Mistrust and mystery get deeper in "Lost's" season opener. Show starts with more clues about Jack's past, increased dissension among the stranded travelers and the arrival of an underground dweller who might provide answers about what exactly is going on on this island. Fat chance anyone will explain it soon, though, as the mysteries of the island make "Lost" one of TV's most-compelling shows.
Mistrust and mystery, the keys to last season’s most-discussed rookie drama, get deeper in “Lost’s” season opener. Show starts with more clues about Jack’s past, increased dissension among the stranded travelers and the arrival of an underground dweller who might provide answers about what exactly is going on on this island. Fat chance anyone will explain it soon, though, as the mysteries of the island make “Lost” one of TV’s most-compelling shows.
No one skips a beat — not the actors, writers, director Jack Bender or composer Michael Giacchino — from last season’s cliffhanger in which it became clear the plane crash survivors weren’t the only people on the island. “Lost’s” premiere, which ABC did not supply in advance, is taut and creepy, spiced with romance and hope, and an open book as to where it is all going. Promo at episode’s end stated the people’s fate will become known next week — don’t believe it.
Opener lets us know there is not only another island resident, but one who has rigged up an impressive underground living space, complete with sound system, new washer and dryer and old computer equipment.
Meanwhile, Jack (Matthew Fox), Locke (Terry O’Quinn) and Kate (Evangeline Lilly) debate the merits of exploring the tunnel underneath the hatch, which they blew open at the conclusion of season one. As is the case with every decision on the island, two adamant sides form: Jack says stay out, Locke wants in and, as usual, Kate opts for whichever is riskiest. Locke lowers Kate into the hole and, after she hits the bottom, a light beams up as Kate disappears.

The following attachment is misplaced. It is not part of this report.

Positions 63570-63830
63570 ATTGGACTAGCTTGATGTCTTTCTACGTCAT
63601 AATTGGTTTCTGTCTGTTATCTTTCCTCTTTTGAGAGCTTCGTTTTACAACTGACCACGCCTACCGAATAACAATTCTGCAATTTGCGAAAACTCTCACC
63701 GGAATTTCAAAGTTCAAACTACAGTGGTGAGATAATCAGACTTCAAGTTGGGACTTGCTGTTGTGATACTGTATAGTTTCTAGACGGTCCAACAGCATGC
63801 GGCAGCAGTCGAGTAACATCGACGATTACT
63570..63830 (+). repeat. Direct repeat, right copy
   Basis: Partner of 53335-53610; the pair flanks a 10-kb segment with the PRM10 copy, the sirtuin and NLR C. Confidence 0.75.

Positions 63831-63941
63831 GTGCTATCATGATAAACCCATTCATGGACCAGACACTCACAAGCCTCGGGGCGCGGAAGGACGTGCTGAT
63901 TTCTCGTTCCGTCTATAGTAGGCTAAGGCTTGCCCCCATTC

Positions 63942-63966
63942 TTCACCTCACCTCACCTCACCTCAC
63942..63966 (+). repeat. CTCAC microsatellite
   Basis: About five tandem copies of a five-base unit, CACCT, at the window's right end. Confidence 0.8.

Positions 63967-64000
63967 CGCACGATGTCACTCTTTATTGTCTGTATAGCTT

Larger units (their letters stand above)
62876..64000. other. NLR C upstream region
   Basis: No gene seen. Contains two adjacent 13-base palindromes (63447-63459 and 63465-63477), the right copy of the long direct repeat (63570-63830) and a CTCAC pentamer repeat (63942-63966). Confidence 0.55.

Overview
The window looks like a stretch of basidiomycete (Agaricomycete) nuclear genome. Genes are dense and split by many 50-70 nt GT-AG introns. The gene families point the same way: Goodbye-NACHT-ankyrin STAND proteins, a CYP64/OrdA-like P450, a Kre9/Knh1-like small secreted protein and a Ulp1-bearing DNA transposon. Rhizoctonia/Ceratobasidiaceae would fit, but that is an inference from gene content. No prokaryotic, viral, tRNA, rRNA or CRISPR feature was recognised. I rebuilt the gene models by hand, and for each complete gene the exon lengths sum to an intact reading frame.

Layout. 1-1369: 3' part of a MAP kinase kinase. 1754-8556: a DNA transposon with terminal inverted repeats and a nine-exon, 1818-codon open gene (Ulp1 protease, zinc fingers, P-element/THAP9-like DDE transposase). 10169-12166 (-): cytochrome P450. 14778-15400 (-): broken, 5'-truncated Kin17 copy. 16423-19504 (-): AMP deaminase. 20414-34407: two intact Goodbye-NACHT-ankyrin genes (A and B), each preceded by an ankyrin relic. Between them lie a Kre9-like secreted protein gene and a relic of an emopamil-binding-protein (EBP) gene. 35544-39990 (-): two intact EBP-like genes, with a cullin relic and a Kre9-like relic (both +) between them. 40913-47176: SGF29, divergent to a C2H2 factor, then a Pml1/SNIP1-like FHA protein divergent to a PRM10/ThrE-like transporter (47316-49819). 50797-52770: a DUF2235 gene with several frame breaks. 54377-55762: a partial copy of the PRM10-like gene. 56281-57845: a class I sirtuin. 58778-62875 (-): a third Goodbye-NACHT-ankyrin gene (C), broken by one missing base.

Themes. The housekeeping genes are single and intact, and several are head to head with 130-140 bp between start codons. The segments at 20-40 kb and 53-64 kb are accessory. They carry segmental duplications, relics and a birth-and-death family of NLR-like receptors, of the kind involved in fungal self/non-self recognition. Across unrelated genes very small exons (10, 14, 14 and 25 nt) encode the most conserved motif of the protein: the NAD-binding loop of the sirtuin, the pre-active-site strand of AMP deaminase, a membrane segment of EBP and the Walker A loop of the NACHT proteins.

First Locke ventures in and then Jack. Both become hostages. At the hour’s conclusion, the underground dweller shows his face and it appears he and Jack have met; whether that meeting was real or metaphysical is a mystery.
Flashbacks, which were used marvelously throughout the first season to explain why these people were on a plane traveling to California from Australia, concentrate on Jack operating on a car crash victim (Julie Bowen) and her immediate aftercare. Miraculously, she has command of her limbs despite severe damage to her spinal column. Last season she appeared in a flashback as Jack’s wife; one assumes this is a tableau of their initial meeting.
Beyond the main plot, “Lost” reminds that big guy Hurley (Jorge Garcia) spent time in a psych ward, where a patient continuously repeated a string of numbers. Those numbers not only won Hurley $115 million in a lottery, they appeared on the hatch that Locke blew up, adding to the string of bad luck Hurley has had since winning the money.
Separately, Walt, the young boy captured by pirates at the end of last season, appears — is he real or an apparition? — and, while trying to catch Walt’s dog, Sayid (Naveen Andrews) disappears.
ABC has exposed a bit about episodes to come: The fates of the three men who took a raft out to sea, Sawyer, Michael and Jin, will be revealed quickly; Kate’s back-story will unfold; Charlie will have more drug battles; and, perhaps most significantly, another survivor (Michelle Rodriguez) shows up.
Filmed in Oahu, Hawaii, by Touchstone Television. Executive producers, J.J. Abrams, Damon Lindelof, Carlton Cuse, Bryan Burk, Jack Bender; producers, Stephen William, Jean Higgins; co-producer, Rauf Glasgow; director, Bender; writer, Damon Lindelof.